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04.14.11

What's Hot at Coachella Music Fest

With Kanye West and Arcade Fire headlining, the California indie event becomes the opening act for metal and country fests with stars like Metallica and Carrie Underwood. Chris Lee on the musical three-ring circus.

Over the past decade, the event has become a beacon for hot times in the low Southern Californian desert—the mellifluous syllables of its name synonymous with washes of electric guitar and wave upon wave of resplendent hipsterdom. The Coachella Valley Music and Arts Festival, which kicks off on April 15, stands as America's preeminent indie music festival, a sprawling three-day extravaganza of alt-rock, hip-hop and electronica that has hosted as many as 180,000 revelers in a single weekend. It's a world-class stage for groundbreaking acts—Rage Against the Machine, Bjork and Daft Punk among them—as well as a showcase for such top-tier performers as Madonna, Radiohead, Jay-Z and Paul McCartney to pull off career-defining gigs.

Gallery: Coachella 2011 Preview

But in an unprecedented move this year, Coachella will serve as the opening act for a three-part Ring Cycle of back-to-back-to-back pop musical offerings set to hit Indio, California, the city that plays home to the event this month.

Since 2007, Coachella has been bookended by Stagecoach, its lucrative two-day country music counterpart that takes place at the same venue, the Empire Polo Club, a week after Coachella (and is similarly operated by the concert promoter Goldenvoice). On April 30 and May 1, country luminaries Kenny Chesney, Carrie Underwood and Rascal Flatts are set to headline a roster of 30 acts to an expected sell-out crowd of over 100,000. As a fastball change-up for 2011, however, Goldenvoice also plans to stage what promises to be one of the loudest concerts of the year at the polo grounds slotted in between Coachella and Stagecoach: "The Big 4."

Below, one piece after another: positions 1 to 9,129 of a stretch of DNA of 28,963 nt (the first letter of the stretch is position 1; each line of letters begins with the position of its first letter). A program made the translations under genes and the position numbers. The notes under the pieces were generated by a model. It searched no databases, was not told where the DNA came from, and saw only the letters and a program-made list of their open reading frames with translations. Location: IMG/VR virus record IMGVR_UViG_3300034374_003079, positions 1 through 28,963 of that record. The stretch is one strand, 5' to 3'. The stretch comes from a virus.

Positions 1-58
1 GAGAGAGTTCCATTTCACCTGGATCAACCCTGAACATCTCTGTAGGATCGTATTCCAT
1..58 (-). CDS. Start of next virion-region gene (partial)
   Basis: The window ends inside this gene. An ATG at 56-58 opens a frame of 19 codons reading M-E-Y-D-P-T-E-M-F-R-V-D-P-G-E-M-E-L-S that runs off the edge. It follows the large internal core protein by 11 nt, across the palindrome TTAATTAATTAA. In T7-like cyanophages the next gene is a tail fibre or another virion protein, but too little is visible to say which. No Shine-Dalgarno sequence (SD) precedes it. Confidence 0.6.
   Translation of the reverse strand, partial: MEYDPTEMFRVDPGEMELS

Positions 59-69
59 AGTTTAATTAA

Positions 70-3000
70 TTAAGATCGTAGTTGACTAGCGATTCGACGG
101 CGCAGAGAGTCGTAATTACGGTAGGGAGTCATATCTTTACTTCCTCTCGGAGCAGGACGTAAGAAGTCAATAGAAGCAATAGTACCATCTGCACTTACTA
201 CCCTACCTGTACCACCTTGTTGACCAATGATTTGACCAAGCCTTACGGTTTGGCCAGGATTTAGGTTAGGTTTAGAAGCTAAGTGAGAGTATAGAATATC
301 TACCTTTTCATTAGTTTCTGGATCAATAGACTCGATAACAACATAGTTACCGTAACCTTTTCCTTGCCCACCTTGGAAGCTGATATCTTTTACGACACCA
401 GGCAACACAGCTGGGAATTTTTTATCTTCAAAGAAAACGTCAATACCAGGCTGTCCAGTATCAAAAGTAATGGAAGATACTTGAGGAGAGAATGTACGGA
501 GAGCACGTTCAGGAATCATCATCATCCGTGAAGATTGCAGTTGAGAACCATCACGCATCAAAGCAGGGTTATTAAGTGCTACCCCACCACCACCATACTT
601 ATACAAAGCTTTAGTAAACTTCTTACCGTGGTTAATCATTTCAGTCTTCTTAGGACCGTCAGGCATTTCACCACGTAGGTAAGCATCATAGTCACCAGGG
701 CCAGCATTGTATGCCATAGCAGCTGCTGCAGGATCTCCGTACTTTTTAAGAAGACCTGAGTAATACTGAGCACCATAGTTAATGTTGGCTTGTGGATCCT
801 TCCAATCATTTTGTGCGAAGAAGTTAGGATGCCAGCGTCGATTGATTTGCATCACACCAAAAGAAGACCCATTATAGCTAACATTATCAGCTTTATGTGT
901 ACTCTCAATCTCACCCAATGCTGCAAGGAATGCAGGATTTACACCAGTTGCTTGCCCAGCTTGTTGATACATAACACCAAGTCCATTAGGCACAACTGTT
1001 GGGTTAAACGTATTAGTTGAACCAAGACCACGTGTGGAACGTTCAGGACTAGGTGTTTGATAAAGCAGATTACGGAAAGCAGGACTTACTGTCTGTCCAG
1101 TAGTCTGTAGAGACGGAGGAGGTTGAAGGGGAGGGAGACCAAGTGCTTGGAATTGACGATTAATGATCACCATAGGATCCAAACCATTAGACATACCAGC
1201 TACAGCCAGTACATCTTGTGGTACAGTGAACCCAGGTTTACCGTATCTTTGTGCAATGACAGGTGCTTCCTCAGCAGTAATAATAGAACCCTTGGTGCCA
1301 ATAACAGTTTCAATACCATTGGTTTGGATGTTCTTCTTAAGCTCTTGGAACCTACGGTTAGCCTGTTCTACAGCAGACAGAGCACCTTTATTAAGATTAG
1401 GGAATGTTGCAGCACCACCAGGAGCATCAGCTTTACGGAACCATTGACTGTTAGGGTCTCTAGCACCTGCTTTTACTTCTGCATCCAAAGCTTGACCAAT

Call it an unholy massing of heavy metal thunder. The April 23 concert will feature the genre's most mosh-tacular, high-decibel standard-bearers: Metallica, Slayer, Anthrax and Megadeth. On their own, each of those beloved thrash groups has had people worldwide banging their heads since the early '80s. But the Big 4 only toured together for the first time last year on a sold-out swing through Europe. And with their American touchdown in Indio on April 23, "the first and only time in the U.S" according to promo literature, anticipation for the concert has remained at fever pitch.

"Flying in from Florida," fan Andy Giraldo posted on the concert's Facebook page, articulating a common refrain, usually involving numerous exclamation points and caps lock: "CAN'T FUCKING WAIT!!!"

But to hear it from Paul Tollett, the laid-back Stagecoach and Coachella co-founder who, as head of Goldenvoice, is the chief organizer of both events, this triple bill might never have gotten off the ground were it not for Mother's Day.

With Easter falling late in April this year and Mother's Day arriving the following Sunday, Tollett knew he'd have to space the festivals an additional week apart lest they overlap with the holidays. And that left the Polo Field dormant for a week in between. Which is when fate intervened by way of a casual conversation Tollett happened to have with Metallica's manager, Peter Mensch.

Coachella provides a hodge-podge of modern pop and hipsterism, Stagecoach functions as a family-friendly countrified jam, and Big 4 serves as an unmitigated headbanger's ball.